What Is Swimmer’s Ear?
Otitis externa is inflammation of the external ear canal – the most common type is acute otitis externa, also known as swimmer’s ear. The development requires two events: presence of bacteria and an injury to the skin of the ear canal. Additionally, moisture creates an environment in the ear that contributes to the infection. Symptoms include pain, swelling of the ear canal, decreased hearing, and ear drainage. Although bacterial infection is most common, fungal infections occur as well.
Swimming in unclean water is a common cause. Other possible causes include being in a warm humid environment, cleaning or scratching ears using your fingers, cotton swabs, or other objects, having an injury to the ear canal, having dry ear canal skin, having an object in the ear canal, and having extra ear wax.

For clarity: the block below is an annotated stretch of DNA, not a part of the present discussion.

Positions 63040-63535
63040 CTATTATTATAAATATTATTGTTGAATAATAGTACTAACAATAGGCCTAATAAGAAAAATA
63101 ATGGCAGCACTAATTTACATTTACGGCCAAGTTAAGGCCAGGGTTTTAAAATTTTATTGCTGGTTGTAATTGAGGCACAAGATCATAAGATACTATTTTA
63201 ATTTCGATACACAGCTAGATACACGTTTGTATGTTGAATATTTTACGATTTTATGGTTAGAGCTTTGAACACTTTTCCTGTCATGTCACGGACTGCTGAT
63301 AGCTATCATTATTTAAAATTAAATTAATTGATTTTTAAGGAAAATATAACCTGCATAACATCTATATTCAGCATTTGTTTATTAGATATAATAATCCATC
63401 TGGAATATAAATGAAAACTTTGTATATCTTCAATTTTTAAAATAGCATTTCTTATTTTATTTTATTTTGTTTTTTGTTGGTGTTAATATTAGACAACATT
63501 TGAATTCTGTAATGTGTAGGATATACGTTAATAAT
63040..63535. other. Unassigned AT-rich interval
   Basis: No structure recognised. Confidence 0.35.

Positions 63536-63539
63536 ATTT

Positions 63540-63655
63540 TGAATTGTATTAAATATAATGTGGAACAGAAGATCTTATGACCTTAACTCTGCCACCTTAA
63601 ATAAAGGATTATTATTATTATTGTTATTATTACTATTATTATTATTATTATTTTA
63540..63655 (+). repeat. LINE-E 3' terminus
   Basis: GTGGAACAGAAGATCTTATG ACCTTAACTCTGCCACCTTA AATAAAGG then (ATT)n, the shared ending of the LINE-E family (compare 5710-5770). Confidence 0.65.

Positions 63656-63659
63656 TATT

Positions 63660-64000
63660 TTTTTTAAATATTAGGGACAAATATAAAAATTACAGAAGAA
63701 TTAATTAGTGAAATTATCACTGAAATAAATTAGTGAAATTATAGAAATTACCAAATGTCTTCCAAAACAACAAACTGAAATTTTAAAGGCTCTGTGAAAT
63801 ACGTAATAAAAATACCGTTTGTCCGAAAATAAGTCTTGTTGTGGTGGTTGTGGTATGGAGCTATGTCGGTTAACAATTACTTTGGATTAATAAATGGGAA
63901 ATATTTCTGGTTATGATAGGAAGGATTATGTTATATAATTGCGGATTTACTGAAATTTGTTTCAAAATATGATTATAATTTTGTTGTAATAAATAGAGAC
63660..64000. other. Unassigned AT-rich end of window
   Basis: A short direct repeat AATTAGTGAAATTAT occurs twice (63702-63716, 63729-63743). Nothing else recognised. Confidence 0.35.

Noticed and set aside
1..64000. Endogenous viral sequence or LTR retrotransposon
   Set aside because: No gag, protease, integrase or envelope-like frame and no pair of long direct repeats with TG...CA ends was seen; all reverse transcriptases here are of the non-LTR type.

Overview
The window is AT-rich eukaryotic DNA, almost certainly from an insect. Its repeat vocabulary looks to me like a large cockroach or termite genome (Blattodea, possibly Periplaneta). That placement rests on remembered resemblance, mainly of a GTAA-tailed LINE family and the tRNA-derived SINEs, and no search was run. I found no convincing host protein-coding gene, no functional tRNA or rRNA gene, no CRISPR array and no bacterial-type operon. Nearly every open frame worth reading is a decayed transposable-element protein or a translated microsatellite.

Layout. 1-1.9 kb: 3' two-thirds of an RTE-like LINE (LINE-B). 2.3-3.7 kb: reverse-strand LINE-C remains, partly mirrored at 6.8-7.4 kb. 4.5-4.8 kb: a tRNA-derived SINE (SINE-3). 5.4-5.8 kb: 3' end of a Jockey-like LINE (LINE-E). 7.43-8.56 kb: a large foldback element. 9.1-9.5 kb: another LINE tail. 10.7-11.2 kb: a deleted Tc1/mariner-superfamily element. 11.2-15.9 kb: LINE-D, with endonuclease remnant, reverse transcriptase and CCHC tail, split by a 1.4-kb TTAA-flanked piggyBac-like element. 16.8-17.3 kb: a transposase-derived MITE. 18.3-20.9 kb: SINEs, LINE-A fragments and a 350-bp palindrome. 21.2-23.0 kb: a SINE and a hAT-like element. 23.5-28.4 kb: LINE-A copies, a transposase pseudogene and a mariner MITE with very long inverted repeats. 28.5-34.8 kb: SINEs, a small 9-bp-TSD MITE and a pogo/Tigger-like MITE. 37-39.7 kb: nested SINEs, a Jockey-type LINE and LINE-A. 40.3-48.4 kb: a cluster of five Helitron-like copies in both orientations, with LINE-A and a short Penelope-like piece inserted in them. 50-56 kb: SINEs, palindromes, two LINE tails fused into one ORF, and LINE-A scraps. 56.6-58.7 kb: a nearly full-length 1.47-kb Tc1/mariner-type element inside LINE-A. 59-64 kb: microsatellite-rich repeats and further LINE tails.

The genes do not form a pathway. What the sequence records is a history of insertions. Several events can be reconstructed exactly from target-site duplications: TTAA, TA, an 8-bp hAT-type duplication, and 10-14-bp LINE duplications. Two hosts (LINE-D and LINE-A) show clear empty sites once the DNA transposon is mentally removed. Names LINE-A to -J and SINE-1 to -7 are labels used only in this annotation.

Treatment involves cleaning of infected debris from the ear canal by an ENT specialist, antibiotic ear drops, and dry ear precautions. One can help prevent these types of infections by avoiding the use of Q-tips and other instruments inside the ears. For those who suffer recurrent, infections using ear plugs while swimming or bathing and using alcohol-based drops after swimming or bathing can be helpful.
Otitis externa can become a chronic condition. A common cause is eczema or seborrheic dermatitis of the ear canal. Sufferers from this condition have itchy irritated ears and often feel compelled to scratch the ear canals with Q-tips or other implements. This itch scratch cycle tends to exacerbate the problem and can result in acute infection. Treatment of all strict dry ear precautions, avoiding scratching the ear, and the use of steroid and/or antibiotic drops or creams in the ear.